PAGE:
Murphy’s imminent return is certainly welcome news for New Orleans, which has dealt with numerous injuries to rotation players early on this season. The Pelicans just got CJ McCollum back yesterday, and Murphy will further bolster the team’s outside shooting.

The 17th overall pick in the 2021 draft, Murphy emerged as a full-time starter for New Orleans in ’22/23. He averaged 14.5 points and 3.6 rebounds in 31.0 minutes per night across 79 appearances (65 starts), posting an impressive shooting line of .484/.406/.905.

Another sharpshooting forward could make his season debut this week as well, according to Adrian Wojnarowski of ESPN, who reports (via Twitter) that Pistons veteran Bojan Bogdanovic might suit up on Saturday vs. Cleveland.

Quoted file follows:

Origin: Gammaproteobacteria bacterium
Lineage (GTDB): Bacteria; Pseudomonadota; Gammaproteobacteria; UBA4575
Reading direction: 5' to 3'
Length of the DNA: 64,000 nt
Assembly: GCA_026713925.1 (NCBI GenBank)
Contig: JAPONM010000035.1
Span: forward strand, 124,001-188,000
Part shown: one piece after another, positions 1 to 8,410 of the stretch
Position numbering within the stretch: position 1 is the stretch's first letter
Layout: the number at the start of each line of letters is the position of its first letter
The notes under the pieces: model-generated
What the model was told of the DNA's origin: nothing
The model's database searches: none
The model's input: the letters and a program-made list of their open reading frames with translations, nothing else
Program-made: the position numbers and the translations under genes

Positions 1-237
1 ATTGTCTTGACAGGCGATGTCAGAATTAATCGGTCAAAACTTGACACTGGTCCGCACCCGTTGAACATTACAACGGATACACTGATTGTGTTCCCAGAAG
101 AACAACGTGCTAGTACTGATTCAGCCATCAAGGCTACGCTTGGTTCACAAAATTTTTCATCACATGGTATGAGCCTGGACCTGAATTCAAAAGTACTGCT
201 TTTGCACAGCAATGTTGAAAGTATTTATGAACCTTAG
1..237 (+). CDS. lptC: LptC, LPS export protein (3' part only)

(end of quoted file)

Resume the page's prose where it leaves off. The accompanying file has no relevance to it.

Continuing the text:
Bogdanovic, who is questionable for Thursday’s matchup against New York on Thursday (Twitter link via James L. Edwards III of The Athletic), has been sidelined with a right calf strain. Edwards first reported that the 34-year-old could suit up this week.

Now in his 10th NBA season, Bogdanovic averaged a career-high 21.6 points on an excellent .488/.411/.884 shooting line last season for Detroit, which has lost a team-record 15 consecutive games and has the worst record in the league at 2-16. Bogdanovic should provide a boost to the Pistons’ 27th-ranked offense.

Central Notes: Jerome, Pistons, J. Smith, Connaughton, Bulls

Frustrated by his slow recovery from a severe right ankle sprain, Cavaliers guard Ty Jerome has adjusted his treatment plan in the hopes of accelerating his return to the court, reports Chris Fedor of Cleveland.com (subscriber link).